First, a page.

About the Author
Recent posts by Mike Wilkening
One of these wild-card round pointspreads is not like the others. It is unlike any in recent memory.
And maybe ever.
The Seahawks, who have won three games since Halloween, are 10- to 10½-point underdogs against the defending Super Bowl-champion Saints on Saturday afternoon. No other team is more than a 2½-point underdog in Round One, but then again, no other team carries a losing record into the postseason. The 7-9 Seahawks, of course, are the home team Saturday, which is either a source of amusement or outrage depending upon where you stand on the current NFL playoff system.
That the Seahawks are an underdog is obvious. Where do we start? We've mentioned Seattle's record, which is tough to get past. Oh, and the Saints clobbered the Seahawks 34-19 in New Orleans in November. So Seattle has to be getting points on the line. There is no other way.
However, seeing such a big home underdog in the postseason is, at the very least, extremely rare.
Handicapping information services The Gold Sheet and JimFeistFastFacts.com told PFW Monday that the Saints are the biggest road favorite in wild-card round history, which dates back to 1978. According to JimFeistFastFacts.com, which researched the topic, the Saints are the biggest overall road playoff favorite since at least 1978, whereas The Gold Sheet, known for its voluminous documentation of NFL pointspread history, found that New Orleans was the biggest road playoff favorite since at least 1976. Whether the Seahawks are indeed the biggest home playoff underdog ever can't be conclusively said, though it is clear they are in the team picture.
So how did oddsmakers land on 10 points or more as the right number in Seahawks-Saints? There was no choice, considering the way the public perceives both teams, two veteran linemakers told PFW.
"If you make it anything less than 10, everybody's going to lay that," Mike Seba, senior oddsmaker for Las Vegas Sports Consultants, said Monday morning. LVSC, which provides line-making guidance to various Nevada casinos, made New Orleans minus-10 its opening line.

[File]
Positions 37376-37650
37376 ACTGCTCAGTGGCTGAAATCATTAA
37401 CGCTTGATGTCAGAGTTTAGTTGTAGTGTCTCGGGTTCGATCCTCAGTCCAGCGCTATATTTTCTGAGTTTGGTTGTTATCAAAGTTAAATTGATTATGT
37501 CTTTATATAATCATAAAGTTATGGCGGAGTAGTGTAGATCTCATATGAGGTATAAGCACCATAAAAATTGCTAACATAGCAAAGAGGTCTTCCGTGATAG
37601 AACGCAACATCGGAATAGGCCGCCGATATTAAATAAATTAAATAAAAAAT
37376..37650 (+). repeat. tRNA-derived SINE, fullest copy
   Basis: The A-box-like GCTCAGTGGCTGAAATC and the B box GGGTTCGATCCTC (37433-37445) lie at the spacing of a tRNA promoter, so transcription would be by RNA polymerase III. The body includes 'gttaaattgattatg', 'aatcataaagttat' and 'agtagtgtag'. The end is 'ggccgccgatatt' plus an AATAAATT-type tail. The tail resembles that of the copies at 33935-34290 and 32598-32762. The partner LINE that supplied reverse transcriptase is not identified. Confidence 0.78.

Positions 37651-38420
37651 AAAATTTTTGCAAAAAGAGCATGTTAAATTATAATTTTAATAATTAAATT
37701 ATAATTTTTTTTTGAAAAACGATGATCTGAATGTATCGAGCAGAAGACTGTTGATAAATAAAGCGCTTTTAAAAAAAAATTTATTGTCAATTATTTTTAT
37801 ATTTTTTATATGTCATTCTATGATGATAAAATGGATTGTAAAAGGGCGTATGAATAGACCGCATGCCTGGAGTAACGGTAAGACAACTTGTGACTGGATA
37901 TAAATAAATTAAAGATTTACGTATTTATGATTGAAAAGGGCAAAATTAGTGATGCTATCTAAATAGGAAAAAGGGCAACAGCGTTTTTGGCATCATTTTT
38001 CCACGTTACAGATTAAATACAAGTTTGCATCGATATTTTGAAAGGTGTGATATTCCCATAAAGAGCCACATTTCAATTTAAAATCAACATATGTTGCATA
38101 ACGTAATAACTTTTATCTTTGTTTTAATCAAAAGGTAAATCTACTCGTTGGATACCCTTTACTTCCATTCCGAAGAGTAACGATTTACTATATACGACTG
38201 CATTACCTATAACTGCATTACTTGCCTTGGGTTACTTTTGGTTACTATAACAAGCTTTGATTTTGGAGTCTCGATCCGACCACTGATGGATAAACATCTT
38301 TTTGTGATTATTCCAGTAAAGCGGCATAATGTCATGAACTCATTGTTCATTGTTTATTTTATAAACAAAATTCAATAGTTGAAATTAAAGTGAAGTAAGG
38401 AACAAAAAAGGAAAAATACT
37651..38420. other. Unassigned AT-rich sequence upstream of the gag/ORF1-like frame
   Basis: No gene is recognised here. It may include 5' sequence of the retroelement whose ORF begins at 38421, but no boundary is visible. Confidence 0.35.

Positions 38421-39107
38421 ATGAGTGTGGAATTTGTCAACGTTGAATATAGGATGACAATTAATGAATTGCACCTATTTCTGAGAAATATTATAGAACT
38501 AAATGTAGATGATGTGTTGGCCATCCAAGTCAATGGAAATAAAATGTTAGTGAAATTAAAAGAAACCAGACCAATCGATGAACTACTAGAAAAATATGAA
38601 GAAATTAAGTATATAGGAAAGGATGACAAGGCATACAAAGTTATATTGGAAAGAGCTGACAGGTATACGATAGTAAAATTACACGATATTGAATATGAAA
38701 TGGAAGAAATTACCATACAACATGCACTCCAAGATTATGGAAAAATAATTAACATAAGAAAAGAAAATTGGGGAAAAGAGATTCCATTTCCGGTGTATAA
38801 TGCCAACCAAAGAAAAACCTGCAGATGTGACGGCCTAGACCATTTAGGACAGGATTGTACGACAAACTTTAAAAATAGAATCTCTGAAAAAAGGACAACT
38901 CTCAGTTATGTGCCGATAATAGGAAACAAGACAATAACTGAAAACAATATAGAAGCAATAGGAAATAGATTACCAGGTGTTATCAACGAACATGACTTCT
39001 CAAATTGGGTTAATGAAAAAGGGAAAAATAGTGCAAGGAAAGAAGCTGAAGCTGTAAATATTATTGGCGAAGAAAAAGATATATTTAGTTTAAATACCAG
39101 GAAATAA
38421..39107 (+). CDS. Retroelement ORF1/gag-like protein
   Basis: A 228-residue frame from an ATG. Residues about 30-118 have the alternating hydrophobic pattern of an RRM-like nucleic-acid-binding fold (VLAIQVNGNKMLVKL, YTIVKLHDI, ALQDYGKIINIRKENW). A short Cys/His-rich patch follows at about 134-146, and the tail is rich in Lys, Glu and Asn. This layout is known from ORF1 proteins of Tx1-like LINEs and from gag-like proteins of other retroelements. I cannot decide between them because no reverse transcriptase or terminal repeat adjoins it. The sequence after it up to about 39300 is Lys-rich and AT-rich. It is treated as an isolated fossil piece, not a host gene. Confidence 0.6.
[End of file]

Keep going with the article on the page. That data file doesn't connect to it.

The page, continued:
"You have a great second-place team in the Saints playing the worst division winner ever," Seba said, calling the situation "a perfect storm" leading to this double-digit spread.
Jimmy Vaccaro, the director of sports operations and public relations at Lucky's Race and Sports Book, had been thinking about the Seahawks-Saints line for a couple of weeks before it came time to actually put the number on the board. At a recent lunch with some associates, Vaccaro posed the question: Would you take the Seahawks getting 9½ points?
"Nobody jumped up and took the 9½," Vaccaro recalled Monday, adding, "Right then, you knew the bite was 10."
As of this writing, the Saints are 10½-point favorites at Lucky's, according to VegasInsider.com, which tracks pointspreads and totals at Nevada casinos. Vaccaro said Monday that he could see the line getting as high as Saints minus-11½. Seba, for his part, thinks 11 is the limit, and he believes professional bettors, who prefer underdogs, will side with Seattle later in the week.
One major story line for Saturday's game is the health of Seahawks QB Matt Hasselbeck, who missed Seattle's 16-6 division-clinching win vs. St. Louis with a hip injury. The difference between a healthy Hasselbeck and backup Charlie Whitehurst, Seba said, is three points on the line.
Whether Hasselbeck will be able to play Saturday remains to be seen. Whether it would matter at all is a matter of debate. Even devoted Seahawks supporters have to know their team appears, on paper, very much up against it, even at Qwest Field. While the Seahawks have generally been tough at home in recent years, the Giants, Chiefs and Falcons have gone into Qwest Field and come away with victories by margins of at least 16 points. So ardent is the Seahawks' fan base at home that they have been dubbed the "12th Man," but Vaccaro joked that it "will only mean they have too many men on the field" on Saturday.
Handicappers are left to consider whether the spread is a bar the Saints will clear with ease or a hurdle too tall.
"You have to be careful laying that kind of lumber," Seba said of backing the Saints.
A good deal of the betting public, of course, will do just that, fear of the dreaded back-door cover be damned.